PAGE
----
19th Century Zulu Sub-Chief’s (InDuna) Prestige Battle Axe (Isizenze)

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19th Century Zulu Sub-Chief’s (InDuna) Prestige Battle Axe (Isizenze)

$4,500.00

Museum Quality 19th Century Zulu Officer’s Battle Axe – Isizenze

  • Length 57 cm Widest 13cm

Origin: Nguni Tribes, Zulu (Southern Africa)
Time Period: 19th – Early 20th Century
Provenance: England, Auction House
Materials: Wood, Copper Blade, Brass Tacks / Studs

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Description

Untouched original Zulu officer’s axe from the 19th Century. Very solid looking prestige axe with a Viking looking style designed for wars circa 1850/1870/1890 wars.

CONTEXT

As weapons, the Zulu warrior carried the iklwa stabbing spear and a club or cudgel fashioned from dense hardwood known in Zulu as the iwisa, usually called the knobkerrie or knobkerry, for beating an enemy in the manner of a mace. Zulu officers often carried the half-moon-shaped Zulu ax or axe, but this weapon was more of a symbol to show their rank.

In fact Sub-chieftains (inDunas), duties involved consultations, assignments, and an induction ceremony that marked their transition from boys to full-fledged adults and warriors, the ukuButbwa. Kraal or Settlement Elders generally handled local disputes and issues. Above them were the inDunas, and above the inDunas stood the chief of a particular clan lineage or tribe. The inDunas handled administrative matters for their chiefs – ranging from settlements of disputes to the collection of taxes. In the time of war, the inDunas supervised the fighting men in their areas, forming the leadership of military forces deployed for combat (Wikipedia). Ntabazinduna, a township in Bulawayo is named after these warrior sub-chiefs.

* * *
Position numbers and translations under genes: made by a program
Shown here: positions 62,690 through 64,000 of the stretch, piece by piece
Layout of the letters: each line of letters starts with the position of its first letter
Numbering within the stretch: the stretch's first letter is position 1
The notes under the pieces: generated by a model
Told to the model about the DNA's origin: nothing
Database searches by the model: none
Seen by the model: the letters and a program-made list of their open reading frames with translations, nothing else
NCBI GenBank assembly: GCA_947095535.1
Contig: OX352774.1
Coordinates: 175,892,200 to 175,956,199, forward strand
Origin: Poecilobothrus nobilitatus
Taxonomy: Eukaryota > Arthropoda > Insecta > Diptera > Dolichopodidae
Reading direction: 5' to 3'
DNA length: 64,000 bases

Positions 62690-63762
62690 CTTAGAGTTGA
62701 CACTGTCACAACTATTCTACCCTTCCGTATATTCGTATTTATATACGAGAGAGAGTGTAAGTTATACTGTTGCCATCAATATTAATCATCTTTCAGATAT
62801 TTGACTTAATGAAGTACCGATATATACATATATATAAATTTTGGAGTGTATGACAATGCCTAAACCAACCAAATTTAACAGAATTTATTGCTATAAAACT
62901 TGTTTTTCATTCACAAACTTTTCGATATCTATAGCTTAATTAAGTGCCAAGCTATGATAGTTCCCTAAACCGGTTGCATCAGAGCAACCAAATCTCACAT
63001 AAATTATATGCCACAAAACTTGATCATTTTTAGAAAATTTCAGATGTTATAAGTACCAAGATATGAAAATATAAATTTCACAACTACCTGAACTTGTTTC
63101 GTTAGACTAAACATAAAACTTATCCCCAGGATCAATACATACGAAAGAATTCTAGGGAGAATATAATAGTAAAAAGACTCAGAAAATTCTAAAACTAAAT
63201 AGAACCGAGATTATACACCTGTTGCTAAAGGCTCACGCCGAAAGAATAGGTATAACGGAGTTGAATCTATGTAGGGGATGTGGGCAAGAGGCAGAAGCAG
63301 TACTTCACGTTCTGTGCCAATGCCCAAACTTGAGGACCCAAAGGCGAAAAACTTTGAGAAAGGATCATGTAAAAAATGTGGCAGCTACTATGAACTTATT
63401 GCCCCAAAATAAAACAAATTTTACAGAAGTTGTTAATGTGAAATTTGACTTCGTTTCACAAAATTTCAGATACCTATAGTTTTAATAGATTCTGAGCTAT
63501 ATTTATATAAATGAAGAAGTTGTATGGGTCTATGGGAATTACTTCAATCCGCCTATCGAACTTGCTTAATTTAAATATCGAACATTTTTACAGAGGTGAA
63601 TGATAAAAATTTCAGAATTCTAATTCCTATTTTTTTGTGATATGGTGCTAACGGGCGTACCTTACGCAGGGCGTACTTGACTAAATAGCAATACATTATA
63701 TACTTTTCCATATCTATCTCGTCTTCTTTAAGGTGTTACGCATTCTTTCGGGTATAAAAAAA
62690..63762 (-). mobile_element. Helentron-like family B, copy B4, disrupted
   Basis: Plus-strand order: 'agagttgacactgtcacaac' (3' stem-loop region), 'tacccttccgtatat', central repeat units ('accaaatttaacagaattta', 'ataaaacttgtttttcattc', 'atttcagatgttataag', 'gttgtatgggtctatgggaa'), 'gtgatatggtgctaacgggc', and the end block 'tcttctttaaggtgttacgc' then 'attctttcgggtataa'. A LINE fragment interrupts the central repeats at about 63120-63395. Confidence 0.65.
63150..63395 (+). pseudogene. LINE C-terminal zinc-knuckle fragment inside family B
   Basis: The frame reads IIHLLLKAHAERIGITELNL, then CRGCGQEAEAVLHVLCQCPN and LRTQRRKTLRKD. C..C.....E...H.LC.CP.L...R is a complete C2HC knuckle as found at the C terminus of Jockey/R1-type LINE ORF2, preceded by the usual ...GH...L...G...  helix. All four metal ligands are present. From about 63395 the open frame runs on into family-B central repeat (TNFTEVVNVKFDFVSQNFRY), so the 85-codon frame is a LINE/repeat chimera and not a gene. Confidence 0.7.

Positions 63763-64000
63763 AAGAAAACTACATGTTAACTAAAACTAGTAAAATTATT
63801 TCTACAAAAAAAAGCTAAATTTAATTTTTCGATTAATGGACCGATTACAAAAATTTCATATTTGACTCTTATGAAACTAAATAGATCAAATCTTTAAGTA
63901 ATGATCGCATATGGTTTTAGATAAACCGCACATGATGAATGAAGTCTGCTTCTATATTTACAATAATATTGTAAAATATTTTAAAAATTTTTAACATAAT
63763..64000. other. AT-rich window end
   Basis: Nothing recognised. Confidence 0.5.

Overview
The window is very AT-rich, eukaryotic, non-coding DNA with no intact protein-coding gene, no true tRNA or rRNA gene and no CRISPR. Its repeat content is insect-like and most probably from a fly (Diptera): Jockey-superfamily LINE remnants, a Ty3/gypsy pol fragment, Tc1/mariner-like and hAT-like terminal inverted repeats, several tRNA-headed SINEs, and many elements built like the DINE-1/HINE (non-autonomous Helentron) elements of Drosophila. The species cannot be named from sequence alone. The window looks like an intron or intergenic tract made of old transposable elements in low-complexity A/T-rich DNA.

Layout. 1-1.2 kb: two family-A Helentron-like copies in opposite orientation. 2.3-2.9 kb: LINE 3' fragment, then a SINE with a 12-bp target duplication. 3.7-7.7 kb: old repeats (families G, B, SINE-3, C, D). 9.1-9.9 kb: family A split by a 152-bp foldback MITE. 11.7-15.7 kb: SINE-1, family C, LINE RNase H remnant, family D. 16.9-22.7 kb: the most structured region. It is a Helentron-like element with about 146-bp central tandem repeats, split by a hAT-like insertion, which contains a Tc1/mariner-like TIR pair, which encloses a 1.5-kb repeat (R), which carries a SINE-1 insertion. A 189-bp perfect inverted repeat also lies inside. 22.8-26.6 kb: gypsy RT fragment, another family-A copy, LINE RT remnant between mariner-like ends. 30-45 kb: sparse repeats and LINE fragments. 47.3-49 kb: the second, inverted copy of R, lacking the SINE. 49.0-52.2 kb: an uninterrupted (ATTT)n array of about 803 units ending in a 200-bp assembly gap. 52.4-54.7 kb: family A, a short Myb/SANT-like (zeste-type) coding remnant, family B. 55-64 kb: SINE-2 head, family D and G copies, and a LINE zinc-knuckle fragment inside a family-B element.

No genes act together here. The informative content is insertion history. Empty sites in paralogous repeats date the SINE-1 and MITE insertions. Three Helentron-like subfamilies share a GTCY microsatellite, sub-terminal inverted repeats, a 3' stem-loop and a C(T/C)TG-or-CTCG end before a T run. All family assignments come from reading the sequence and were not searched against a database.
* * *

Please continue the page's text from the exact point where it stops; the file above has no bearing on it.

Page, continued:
Weapons inlaid with this type of brass tack work were not so common and many did not survive. Recently, a prestige staff/knobkerrie was sold at an auction ( STEPHAN WELZ AND CO.)  in South Africa:

 

ORIGIN/PROVENANCE

  • Acquired in the UK from a private collection. Most likely brought home to the UK in the 1890s with some returning soldier as a memento of his African war experience.
  • These types of weapons originally belonged to Chiefs/Sub-chiefs called inDunas symbolizing rank and prestige
  • The Zulu often imported weapons, the blade design is common among several Nguni tribal axes.

BLADE &  TACK WORK

  • The blade is made of copper (Extremely Rare) in excellent condition, thick & heavy blade
  • The blade is commonly known as the half-moon blade, Strictly for High Ranking Zulu Officers
  • Another Zulu trademark is the brass tacks, not too many axes with tacks survived
  • Some of the tacks seem to have gone a bit of oxidation thereby turning green.

WOOD

The handle or haft is very solid and has a well-balanced feel to it. The bulbous top-end resembles a knobkerry with several brass tacks applied to it. This top-end seems to have undergone burns, otherwise, it remains solid. Similar axes have wirework around the shaft.

CONDITION

In untouched condition showing traces of burns perhaps from battle, chaps attesting to years of use /commensurate to age.

STYLE

Zulu / Shona / Nguni Tribes

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